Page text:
5 Tips for Powerful Pauses

When we speak out loud, we can’t rely on punctuation to help our audience follow along. Instead, create emphasis or convey emotion and humor by using the pause as spoken punctuation.

Lisa B. Marshall
4-minute read
Episode #193

Part of learning to read is learning about punctuation. Imagine what it would be like to read without punctuation. There would be no periods, commas, semicolons, or paragraph breaks to tell you when one thought ends and another begins. Key ideas and messages might even be lost as a result. In this episode, we’ll discuss how to use pauses to create punctuation in public speaking.>

I recently read this in my Twitter feed: 

“Let’s eat Grandma! Let’s eat, Grandma. Punctuation saves lives.”

I liked it because it was a silly way to show the importance of correct punctuation. Of course, punctuation tells you where, when, and even how long to pause. In public speaking, though, we don’t have punctuation. But that doesn’t mean we ramble on with run-on sentences. In our speech, we create spoken punctuation with the pause.

Today, I’ll cover five tips for powerful pauses:

Tip #1: Open on a Positive Note

If you’ve ever watched the Oscars or the Grammys, you’ve seen how quickly the winners have to rattle off their speeches. But the most seasoned performers still take a brief moment when they get on stage to pause and smile before they begin their thank yous. This gives them an air of confidence and lets them briefly compose their thoughts. When you’re introduced as a speaker, take a few seconds to smile, make eye contact, and pause before you start.

Tips #2: The Paragraph Break

Use pauses to break up the sections of your speech. Pause longer between the main sections, such as the introduction, the body, and the conclusion. In fact, you may consider using that time to transition and physically move to a new spot. Use shorter pauses to divide your smaller points. Sometimes I’m so excited to present, I move through the material too quickly, so I like to use the bullets symbols in my presentations to remind me to take a brief pause. In speech it is critically important to purposely include these longer and shorter pauses to verbally highlight and indicate that a new idea is being introduced.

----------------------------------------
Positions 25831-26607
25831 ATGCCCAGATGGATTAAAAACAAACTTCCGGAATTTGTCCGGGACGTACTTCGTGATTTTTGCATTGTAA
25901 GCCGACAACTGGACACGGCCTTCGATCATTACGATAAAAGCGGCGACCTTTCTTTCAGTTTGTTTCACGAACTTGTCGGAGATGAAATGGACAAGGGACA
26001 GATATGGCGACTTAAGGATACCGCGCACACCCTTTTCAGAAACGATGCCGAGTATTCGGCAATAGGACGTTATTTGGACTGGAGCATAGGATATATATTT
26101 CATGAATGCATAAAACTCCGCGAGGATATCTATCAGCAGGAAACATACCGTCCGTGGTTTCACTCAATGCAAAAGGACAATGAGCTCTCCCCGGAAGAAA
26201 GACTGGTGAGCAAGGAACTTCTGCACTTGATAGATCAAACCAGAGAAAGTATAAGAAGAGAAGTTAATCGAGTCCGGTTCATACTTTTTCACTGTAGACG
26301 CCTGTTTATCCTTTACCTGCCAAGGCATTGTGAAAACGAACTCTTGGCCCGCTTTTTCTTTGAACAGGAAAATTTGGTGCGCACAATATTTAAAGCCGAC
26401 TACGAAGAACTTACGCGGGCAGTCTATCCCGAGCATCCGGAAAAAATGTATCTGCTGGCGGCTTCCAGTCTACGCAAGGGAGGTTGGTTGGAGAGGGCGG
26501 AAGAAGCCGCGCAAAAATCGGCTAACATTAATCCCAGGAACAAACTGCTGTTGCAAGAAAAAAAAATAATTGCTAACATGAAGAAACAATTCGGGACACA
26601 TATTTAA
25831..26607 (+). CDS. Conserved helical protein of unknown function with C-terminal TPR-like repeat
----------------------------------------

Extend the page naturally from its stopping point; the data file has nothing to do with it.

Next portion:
See Also: Read, Memorize, or Use Notes?

Tips #3: Emphasize a Word or Phrase

In addition, when we write an email or post a message on social media, we use cues such as bold, italics, and all caps to emphasize important words and phrases.

In verbal communication, using the pause effectively can do this work for us. To gain the attention of your audience, pause intentionally before you say something important. You can even add more emphasis with your words. “If you remember only one thing today, I’d like for you to remember this. <PAUSE>…” Then say whatever your important point is. Keep in mind the pause should be long enough to build suspense. Keep eye contact with your audience to signal that this pause is intentional.

Another option is to pause just after the important word or phrase briefly to let your audience digest what you’ve just emphasized. 

Tips #4: Convey Emotion and Humor

A pause can also convey emotion. For example, if you’ve just made a passionate plea for financial support, use the pause afterward to let your message sink in. If you’re moving from a light part of the speech to something more serious or dramatic, use a longer pause to signal the change in emotion.

Comedians are masters of the pause. If you’re using humor in your speech, the timing of your pause is everything. The pause needs to be long enough to allow your audience to think about the punch line. If you move too quickly, the audience doesn’t have enough time to process and then laugh. For example, the pause might indicate an ending where there really isn’t one.

 Listen to this line:

“Always remember you’re unique, just like everyone else.”

Did you laugh? Probably not. It should be delivered like this:

“Always remember you’re unique”

[pause long enough for audience to agree with you]

“Just like everyone else.”

[pause for the laugh].

It’s funnier with the pauses. 

See Also: Thinking on Your Feet

Tip #5: Get Back on Track

Finally, pauses can help you deal with the unexpected. They can also help calm your nerves. Use a quick pause to check your notes or get a drink of water.  Take a moment to pause if you get flustered or blank out. Reiterate your previous point and move on to the next one you remember. Live stage actors do this when they forget their lines.

Do you fill in empty spaces in a speech with ums, ahs, and you knows? Technically, these are called “disfluencies” and they can be distracting to your audience. Practice using a pause where you would normally insert a disfluency.

Using the pause purposefully for effect is an underutilized speaking technique. It’s a powerful tool when used intentionally. As Mark Twain once said, The right word may be effective, but no word was ever as effective as a rightly timed pause.

This is Lisa B. Marshall, The Public Speaker.  Passionate about communication; your success is my business. 

Check out my new book, Smart Talk, at www.smarttalksuccess.com and register for my upcoming free webinar: Smart Talk: Making Powerfully Persuasive Presentations. 


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About the Author

Lisa B. Marshall

Lisa B. Marshall Lisa holds masters with duel degrees in interpersonal/intercultural communication and organizational communication. She’s the author of Smart Talk: The Public Speaker's Guide to Success in Every Situation, as well as Ace Your Interview, Powerful Presenter, and Expert Presenter. Her work has been featured in CBS Money Watch, Ragan.com, Woman's Day, Glamour, Cosmopolitan, and many others. Her institutional clients include Johns Hopkins Medicine, Harvard University, NY Academy of Science, University of Pennsylvania, Genentech, and Roche.